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Author Commemorates ‘Night Of The Broken Glass’

On the night of Nov. 9, 1938, a young Jewish boy watched Nazi soldiers torch a synagogue across the street from where he was studying in Dessau, Germany. He was forced to choose between alerting the fellow townspeople and riding his bike home to warn his mother. He chose the former and saved the lives of some 30 families.

This young boy was Gershon Wilkenfeld, and he was able to flee Germany and live to tell the story to his children. His mother, sister, and brother, however, were unable to leave and perished soon thereafter.
On Tuesday night, Alan Rosen, a renowned writer on the Holocaust who now lives in Jerusalem, came to Boston College not only to speak of the Holocaust and some of its important dates, but also to commemorate the tragedy.

He recounted the above story from an interview he conducted with Wilkenfeld last summer. Wilkenfeld had gone on to settle down in Australia where he was a businessman and philanthropist, and he had died around this time last year, Rosen said.

Like Wilkenfeld, Rosenfeld said, many Jews throughout Germany and Austria experienced horrific events on Nov. 9 and 10.

“The occasion of Kristallnacht … was a very sad day indeed,” Rosen said. On that night, some 267 synagogues were damaged, 5,000 shops were vandalized, and 30,000 Jews were arrested and sent to concentration camps.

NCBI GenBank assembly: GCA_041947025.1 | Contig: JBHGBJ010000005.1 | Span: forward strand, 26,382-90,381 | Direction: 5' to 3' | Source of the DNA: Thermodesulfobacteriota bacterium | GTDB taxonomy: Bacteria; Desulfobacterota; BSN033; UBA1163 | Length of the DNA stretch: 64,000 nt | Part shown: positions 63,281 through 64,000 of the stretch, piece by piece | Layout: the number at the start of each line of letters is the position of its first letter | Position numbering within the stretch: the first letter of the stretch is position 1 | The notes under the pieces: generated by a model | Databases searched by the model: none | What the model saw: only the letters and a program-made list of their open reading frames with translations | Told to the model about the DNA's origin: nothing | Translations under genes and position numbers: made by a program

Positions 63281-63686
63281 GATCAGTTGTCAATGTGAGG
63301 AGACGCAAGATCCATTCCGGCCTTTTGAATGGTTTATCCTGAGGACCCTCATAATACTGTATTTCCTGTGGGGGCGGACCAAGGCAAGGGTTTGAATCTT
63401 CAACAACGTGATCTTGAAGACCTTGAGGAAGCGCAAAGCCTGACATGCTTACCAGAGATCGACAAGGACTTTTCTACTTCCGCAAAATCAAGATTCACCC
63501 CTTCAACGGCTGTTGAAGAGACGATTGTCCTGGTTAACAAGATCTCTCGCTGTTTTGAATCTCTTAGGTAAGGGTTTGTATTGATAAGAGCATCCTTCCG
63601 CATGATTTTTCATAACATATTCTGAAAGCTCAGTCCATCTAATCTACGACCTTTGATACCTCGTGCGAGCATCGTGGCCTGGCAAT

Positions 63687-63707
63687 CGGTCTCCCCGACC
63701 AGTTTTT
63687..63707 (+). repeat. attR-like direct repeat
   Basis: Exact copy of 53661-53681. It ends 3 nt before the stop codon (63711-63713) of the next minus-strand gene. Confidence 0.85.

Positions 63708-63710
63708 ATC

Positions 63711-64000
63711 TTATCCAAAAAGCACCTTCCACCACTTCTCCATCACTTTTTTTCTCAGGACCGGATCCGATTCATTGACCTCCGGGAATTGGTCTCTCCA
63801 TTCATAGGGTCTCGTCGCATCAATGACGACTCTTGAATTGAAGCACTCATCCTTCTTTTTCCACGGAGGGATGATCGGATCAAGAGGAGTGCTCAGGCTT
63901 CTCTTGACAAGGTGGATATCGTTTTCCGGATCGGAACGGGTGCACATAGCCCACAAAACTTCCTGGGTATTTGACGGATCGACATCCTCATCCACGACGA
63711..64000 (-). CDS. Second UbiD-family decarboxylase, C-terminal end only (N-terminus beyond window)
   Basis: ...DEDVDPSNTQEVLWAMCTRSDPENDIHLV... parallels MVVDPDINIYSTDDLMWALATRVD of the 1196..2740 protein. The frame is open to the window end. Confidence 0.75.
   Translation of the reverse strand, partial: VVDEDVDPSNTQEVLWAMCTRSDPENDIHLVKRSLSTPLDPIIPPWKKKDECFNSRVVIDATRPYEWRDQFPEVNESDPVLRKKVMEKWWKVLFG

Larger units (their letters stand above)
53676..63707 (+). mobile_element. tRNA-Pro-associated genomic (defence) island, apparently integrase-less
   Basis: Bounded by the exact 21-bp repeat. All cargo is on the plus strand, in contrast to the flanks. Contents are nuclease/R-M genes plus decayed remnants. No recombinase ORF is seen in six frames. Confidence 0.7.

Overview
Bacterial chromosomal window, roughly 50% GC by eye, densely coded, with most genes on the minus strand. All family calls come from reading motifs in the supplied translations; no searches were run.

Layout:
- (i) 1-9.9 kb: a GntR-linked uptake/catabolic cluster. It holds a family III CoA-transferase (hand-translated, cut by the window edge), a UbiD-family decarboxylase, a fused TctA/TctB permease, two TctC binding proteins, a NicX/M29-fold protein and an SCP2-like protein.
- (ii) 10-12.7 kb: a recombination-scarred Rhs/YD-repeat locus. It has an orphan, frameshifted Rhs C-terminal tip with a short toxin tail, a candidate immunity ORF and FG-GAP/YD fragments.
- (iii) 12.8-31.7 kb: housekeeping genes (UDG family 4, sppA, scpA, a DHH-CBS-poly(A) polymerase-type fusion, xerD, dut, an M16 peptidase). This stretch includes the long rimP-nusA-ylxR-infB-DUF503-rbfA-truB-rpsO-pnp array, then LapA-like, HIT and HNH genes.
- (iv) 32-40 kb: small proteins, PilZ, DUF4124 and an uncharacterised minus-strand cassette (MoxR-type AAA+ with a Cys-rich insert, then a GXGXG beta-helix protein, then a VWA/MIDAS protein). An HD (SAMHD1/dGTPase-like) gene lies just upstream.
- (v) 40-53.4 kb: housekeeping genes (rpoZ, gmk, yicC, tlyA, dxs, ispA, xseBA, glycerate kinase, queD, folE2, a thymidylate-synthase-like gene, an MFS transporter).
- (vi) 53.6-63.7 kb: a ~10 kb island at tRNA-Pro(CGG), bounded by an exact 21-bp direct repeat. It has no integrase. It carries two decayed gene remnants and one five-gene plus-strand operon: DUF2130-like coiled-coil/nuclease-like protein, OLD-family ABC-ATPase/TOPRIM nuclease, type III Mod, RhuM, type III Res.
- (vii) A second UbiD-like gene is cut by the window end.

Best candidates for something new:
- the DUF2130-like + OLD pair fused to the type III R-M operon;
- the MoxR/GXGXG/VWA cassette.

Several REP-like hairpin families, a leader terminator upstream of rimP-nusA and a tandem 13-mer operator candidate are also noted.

Most of the 91 deaths that occurred, Rosen said, occurred on Nov. 10. Therefore, he believes that the night of the broken glass should be commemorated on Nov. 10, rather than on Nov. 9.

Rosen said that Nov. 9, which is “lodged in the enemy’s first calendar,” had an interesting history prior to Kristallnacht. On that date in 1918, the Kaiser signed the peace treaty ending World War I and abdicated the throne. In 1923, Adolf Hitler led the Putsch, which was a failed attempt to seize power, Rosen said.
This date, according to Rosen, was already tarnished, stating that commemorating Kristallnacht Nov. 9 is “absurd” because this was a day of Nazi pride during the party’s reign.

Rosen also pointed to Mariana Caplan, a writer on Jews in Germany at this time, whom he quoted saying, “I’ve always found the name Kristallnacht to be a prettifying term, and the word Kristallnacht itself, of course, is German.”

Kristallnacht is also called Reichskristallnacht and Novemberpogrome, said Rosen, who noted that he dislikes how the latter has “November” imbedded in the word. This, he highlighted, is a month in the secular calendar, not in the Jewish calendar, and thus it makes the event less about the Jewish identity.
Yom HaShoah, Rosen said, is the day on which Jews remember the Holocaust. Unlike Kristallnacht, however, the date is based off of the Jewish calendar. This, he said, allows the Jews to remember this horrific event that happened to their families and friends on a date in their calendar.

Today, Rosen said, many debate about the role of the synagogue.

“The synagogue is being expanded to be able to be filled with the echoes of the voices of those who are telling the stories,” he said.

The synagogues are still important, he argued, because although they were targeted on the night of Kristallnacht, Jews are still using these sacred spaces.

Rosen wrote a book based on interviews conducted by David Boder just after the end of World War II. In one of the interviews, which was conducted in a synagogue that was destroyed during Kristallnacht, a survivor named David Matzner reflected on his perspective on the importance of synagogues.

“This is where my bar mitzvah was held, and now I have lived,” Matzner said. “I have survived to see and to make sure that the synagogue of my family has been rebuilt.”

Featured Image: Arthur Bailin / Heights Staff

November 6, 2014